Thinks we are all suckers!
Thinks we are all suckers!
You think that's bad, remember the name Art Laffer, and his Laffer curve? Since being Reagan's economic advisor, over 30 years ago, we are still waiting for his trickle-down economics to bear fruit.
Some opponents claim it worked brilliantly, although in reverse, in our recent socialist bail-out of the banks, but don't tell that to the socialism bashing-numbnut types on the right. :mad:
A broken clock is right twice per day:
If any city could benefit from such an investment it is Detroit.Quote:
"I'm not saying abandon these places," he says. "I'm saying, number one, invest in their assets, number two, invest in their connective fiber" to other cities. He is an advocate of building high-speed rail to link cities like Detroit, Buffalo, and Milwaukee to Chicago and Toronto. What he really opposes, he says, is propping up industries like auto manufacturing. He recognizes that expecting people to leave home for his creative hubs is "gut wrenching" and laments the "massive geographic inequality" that will result.
I don't disagree with his HSR statements. In fact we are improving the trip from Detroit to Chicago right now. We may not have the billions it would take to make a 200 mph trip possible, but we should be able to shave off a lot of time by just making the track operate more efficiently. One example is the Junction Yard in Detroit, improvements will save 15 minutes between the Detroit and Dearborn Stations alone.
I always thought of him as a charlatan, a Henry Hill screaming "We gots trouble!! Right here in River City!!" A man with no real plan. His backpeddaling on the Cool Cities is quite humorous as is he telling the lady whose neighborhood is disappearing around her that she is screwed. It is a far different story than he was peddaling earlier when the govts were giving him thousands of dollars on how to save thier cities.
Richard Florida has never proposed anything other than 'perceived value'...at his speech at Orchestra Hall six years ago, his whole premise was based upon his terribly expensive eyeglasses. It actually excited him that the eyecare industry was able to establish 'value' enough to get him to spend $600 when a few years earlier he was astounded by glasses half that price.
I stopped listening to him after that...
Not rushing to Folrida's defense, but nothing in the article points to him calling Detroiters 'suckers'. He's stating an obvious fact - sometimes things break down to the point most sane people will walk away. Detroit has been a longshot for 40 years or more, and the odds just keep getting longer.
I think what he's really saying in this, if he was thinking of Detroiters as the audience specifically, is that Monster Factory Town 1942 Detroit is not coming back. Which makes sense, if only because there's no geographical reason that the entire auto industry should be located in one spot. Plus, mechanization has ruined factories as neighborhood-fillers (maybe another reason so many advise against chasing smokestacks?).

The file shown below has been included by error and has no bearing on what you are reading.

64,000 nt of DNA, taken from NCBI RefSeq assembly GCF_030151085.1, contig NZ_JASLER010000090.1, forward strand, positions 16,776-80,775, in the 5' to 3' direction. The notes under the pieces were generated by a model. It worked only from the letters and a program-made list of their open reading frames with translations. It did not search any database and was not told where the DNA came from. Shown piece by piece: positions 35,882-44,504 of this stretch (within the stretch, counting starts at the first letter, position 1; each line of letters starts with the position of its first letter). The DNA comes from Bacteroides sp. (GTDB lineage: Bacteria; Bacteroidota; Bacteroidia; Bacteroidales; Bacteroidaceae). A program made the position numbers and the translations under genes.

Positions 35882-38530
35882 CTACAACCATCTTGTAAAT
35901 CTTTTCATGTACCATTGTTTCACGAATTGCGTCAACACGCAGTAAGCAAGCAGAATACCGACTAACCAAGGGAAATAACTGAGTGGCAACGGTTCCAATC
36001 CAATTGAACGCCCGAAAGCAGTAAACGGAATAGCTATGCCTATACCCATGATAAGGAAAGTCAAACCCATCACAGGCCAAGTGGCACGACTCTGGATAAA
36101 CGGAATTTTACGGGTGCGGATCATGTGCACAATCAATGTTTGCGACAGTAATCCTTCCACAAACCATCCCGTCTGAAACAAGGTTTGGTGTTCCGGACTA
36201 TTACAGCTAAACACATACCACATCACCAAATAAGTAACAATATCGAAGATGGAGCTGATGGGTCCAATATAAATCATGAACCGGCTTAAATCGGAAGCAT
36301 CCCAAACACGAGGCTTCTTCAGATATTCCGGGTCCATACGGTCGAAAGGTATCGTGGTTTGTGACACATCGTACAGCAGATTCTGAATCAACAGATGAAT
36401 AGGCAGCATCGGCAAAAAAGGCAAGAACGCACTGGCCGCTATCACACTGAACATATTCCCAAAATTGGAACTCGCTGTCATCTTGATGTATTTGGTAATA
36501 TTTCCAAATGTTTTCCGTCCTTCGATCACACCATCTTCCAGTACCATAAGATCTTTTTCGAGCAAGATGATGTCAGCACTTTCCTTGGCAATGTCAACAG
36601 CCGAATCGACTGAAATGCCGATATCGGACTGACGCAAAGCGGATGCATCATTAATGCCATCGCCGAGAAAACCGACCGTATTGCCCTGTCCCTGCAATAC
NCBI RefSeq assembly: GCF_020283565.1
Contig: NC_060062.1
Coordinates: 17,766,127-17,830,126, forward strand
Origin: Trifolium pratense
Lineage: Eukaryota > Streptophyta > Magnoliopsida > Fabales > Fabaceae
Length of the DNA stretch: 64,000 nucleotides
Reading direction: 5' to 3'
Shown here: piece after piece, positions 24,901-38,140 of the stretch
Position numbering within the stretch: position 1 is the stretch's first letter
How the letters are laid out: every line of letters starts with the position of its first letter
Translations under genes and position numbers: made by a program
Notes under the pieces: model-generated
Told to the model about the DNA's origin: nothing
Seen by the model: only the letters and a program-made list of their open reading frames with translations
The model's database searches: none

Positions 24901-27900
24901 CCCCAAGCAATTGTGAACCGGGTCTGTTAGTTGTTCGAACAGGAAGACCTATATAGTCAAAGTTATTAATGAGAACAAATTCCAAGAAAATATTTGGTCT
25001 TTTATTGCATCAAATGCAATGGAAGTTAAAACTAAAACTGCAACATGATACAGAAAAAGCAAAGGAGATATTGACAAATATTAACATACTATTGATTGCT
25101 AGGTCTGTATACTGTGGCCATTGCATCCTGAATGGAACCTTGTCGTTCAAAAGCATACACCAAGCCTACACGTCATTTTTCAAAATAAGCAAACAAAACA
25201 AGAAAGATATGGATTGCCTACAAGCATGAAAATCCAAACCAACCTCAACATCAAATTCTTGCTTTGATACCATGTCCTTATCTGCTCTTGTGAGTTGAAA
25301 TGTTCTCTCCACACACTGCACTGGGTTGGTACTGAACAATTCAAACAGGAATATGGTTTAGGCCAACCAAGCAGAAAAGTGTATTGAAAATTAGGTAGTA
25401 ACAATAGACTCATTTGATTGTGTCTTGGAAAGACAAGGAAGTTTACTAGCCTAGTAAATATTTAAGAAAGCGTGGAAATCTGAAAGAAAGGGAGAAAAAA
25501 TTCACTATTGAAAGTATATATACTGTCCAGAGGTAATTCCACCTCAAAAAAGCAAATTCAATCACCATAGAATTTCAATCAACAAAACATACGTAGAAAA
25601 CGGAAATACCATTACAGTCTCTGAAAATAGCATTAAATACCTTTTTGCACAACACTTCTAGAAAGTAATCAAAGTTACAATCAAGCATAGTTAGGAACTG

I think that the recession and deflation of real estate prices is hurting the least hot areas of the country, including our own. This is accurate, even if it goes against his prior statements.
Metro Detroit has been through a lot, and has both people, buildings, and assets that are not being used in an optimal or productive way. This includes large parts of the city and the suburbs. Many people also feel trapped in their homes and in the region because they are underwater or can't afford to live in a higher cost of living area. Many stores, factories, and even museums are closed due to lack of finances.
Repurposing the assets of the region is going to be important. There is the hope that our educational assets will not wither away during these hard times, and that people can be trained to become productive, with the constraints of what we have or what we can create, as the numbers of semi and unskilled jobs are unlikely to come back, and, to the extent they do, they will be lower paying and more particular about who is considered employable.
The good news is that Metro Detroit still has strengths, particularly in the reconstituted auto industry. It is not what it once was, but there will continue to be a core of engineering talent in Metro Detroit, a supplier network, a more viable Big 3 with their headquarters here, more concentrated domestic assembly facilities, and the EPA testing facilities for emissions and fuel economy in Ann Arbor (which means every automaker selling in the US has some presence here in Metro Detroit). These assets insure some migration to Detroit, and some potential for future development along a tangential path to develop things inspired by the skills needed, but not dependent upon the auto industry.
That night Florida conquered Orchestra Hall...when Kwhyme was introducing the RockStar Economist, he was heckled by someone in the crowd. The Big Diamond was boasting about the deal he had just cut with Matty Maroun about the old Train Station, and had just uttered the line, "...and you KNOW how much we love old buildings...", as someone two-thirds back in the middle hollered, "What about the Madison-Lennox?!".
I caught his reaction...
This article is over two years old - why are you posting this now?
One of my favorites was someone who opened a 2 year old thread, and was bitching at a former forumers comments... until I told him "quit yer bitchin', that guy's been gone for years!" :p
You ever notice that the positive threads only have about 2 or 3 comments on them. And a negative Detroit thread can go on for days. This has become a "Bash Detroit" website over the past couple of years. As an original lurker, I remember when we just talked Detroit and we weren't so critical about making Detroit into this fairy tale trendy city. We understood that Detroit is what it is...and we loved it without all of the trendy stores, people and restaurants.